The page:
I shrugged indifferently. “So one of them gave you the lipstick,” I said with scorn. Such a fuss over so little, I thought to myself. It was just like Reinette to get so excited about nothing at all.
“We told them-well, we just mentioned to one of them-about Toupet and his radio,” she said. For some reason she was flushed, her cheeks bright as peonies. “He gave us the lipstick, and some cigarettes for Cassis, and…well, all kinds of things.” She was speaking rapidly now, unstoppably, her eyes bright.
“And later Yvonne Cressonnet said that she saw them come to old Toupet’s room, and they took the radio away, and he went with them, and now instead of Latin we have an extra geography lesson with Madame Lambert, and no one knows what’s happened to him!”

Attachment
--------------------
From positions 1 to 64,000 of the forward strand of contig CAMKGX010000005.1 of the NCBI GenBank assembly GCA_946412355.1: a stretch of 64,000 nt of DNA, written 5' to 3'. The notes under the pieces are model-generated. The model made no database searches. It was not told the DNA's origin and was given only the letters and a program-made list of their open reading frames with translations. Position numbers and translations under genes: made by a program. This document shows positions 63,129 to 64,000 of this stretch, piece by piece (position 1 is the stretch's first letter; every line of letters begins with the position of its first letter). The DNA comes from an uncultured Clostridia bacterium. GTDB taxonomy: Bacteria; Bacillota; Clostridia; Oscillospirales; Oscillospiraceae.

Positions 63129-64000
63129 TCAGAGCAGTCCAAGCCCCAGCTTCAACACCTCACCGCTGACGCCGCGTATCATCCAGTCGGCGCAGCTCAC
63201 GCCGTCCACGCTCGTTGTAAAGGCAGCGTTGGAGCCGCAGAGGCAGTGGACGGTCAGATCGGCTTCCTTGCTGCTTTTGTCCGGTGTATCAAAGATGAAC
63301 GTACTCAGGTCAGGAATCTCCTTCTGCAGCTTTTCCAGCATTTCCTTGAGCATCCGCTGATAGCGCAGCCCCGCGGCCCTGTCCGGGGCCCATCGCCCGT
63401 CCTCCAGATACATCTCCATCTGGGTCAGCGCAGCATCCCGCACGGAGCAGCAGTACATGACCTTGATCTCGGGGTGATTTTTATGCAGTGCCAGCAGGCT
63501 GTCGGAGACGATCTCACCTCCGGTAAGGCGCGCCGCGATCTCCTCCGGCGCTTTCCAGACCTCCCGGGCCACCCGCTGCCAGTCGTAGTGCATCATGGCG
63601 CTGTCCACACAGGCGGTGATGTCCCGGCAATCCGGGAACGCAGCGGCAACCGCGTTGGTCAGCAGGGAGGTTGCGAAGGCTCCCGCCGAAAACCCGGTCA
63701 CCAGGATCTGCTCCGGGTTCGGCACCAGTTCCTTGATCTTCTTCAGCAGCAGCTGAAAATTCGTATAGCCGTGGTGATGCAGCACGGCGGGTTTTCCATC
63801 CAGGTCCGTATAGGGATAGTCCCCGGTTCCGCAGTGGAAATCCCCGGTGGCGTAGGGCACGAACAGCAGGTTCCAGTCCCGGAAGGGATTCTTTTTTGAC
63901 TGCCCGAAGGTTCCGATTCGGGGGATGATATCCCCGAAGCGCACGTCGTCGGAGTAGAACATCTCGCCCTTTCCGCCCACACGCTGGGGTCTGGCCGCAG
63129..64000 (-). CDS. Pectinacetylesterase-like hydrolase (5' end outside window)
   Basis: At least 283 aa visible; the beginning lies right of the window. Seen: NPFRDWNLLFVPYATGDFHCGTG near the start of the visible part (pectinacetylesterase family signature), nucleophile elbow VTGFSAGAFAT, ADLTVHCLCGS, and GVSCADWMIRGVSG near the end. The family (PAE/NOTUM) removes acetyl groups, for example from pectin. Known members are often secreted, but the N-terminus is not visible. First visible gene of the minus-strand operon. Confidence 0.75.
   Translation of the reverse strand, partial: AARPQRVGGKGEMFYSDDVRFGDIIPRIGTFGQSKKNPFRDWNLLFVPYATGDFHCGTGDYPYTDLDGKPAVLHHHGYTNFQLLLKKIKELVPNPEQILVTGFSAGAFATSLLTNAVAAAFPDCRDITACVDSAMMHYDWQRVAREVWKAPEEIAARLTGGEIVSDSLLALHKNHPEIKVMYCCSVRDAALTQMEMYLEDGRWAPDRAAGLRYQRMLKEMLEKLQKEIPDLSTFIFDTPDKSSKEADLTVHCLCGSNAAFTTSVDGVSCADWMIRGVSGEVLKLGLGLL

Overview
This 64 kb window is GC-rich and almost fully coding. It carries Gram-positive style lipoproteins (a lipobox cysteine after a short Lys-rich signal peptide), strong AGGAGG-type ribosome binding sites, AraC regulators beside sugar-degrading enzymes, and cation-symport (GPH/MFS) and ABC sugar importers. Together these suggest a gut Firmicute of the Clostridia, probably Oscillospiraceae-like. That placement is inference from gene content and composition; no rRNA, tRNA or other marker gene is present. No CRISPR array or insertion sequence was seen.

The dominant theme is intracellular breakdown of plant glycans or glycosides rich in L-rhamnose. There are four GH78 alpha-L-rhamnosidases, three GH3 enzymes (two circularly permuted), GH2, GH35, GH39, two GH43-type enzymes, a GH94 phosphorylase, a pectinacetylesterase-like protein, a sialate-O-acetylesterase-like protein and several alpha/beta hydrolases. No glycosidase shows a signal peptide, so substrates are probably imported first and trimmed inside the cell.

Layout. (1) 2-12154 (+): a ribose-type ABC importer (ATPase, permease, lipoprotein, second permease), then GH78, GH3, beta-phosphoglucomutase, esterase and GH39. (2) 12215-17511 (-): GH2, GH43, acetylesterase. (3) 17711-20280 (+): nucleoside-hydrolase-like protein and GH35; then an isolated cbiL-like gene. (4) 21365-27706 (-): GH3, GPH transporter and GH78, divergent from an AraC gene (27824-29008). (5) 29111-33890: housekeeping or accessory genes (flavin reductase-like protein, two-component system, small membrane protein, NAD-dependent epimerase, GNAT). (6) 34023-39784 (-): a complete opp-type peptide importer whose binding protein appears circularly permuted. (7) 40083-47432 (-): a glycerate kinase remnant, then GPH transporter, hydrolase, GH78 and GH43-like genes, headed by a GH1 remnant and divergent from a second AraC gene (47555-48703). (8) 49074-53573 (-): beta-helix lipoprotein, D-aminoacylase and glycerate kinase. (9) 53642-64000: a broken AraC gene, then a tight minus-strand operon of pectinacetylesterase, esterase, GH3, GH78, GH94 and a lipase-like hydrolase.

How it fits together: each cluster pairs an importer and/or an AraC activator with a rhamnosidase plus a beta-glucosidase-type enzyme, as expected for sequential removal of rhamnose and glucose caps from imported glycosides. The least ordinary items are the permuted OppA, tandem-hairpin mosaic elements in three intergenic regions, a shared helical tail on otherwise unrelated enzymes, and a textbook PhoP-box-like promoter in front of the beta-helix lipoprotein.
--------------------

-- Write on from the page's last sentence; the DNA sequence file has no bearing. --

She leveled her gaze at me. I remember her eyes were almost gold, the color of boiling sugar syrup as it begins to turn.
I shrugged. “I don’t suppose anything happened,” I said reasonably. “I mean, they wouldn’t send an old man like that to the front just for having a radio.”
“No. Course they wouldn’t.” Her reply was too hasty. “Besides, he shouldn’t have had it in the first place, should he?”
I agreed he shouldn’t. It was against the rules. A teacher should have known that. Reine looked at the lipstick, turning it gently, lovingly in her hand.
“You won’t tell, then?” She stroked my arm gently. “You won’t, will you, Boise?”
I pulled away, rubbing my arm automatically where she had touched me. I never did like being petted. “Do you and Cassis see these Germans often?” I questioned.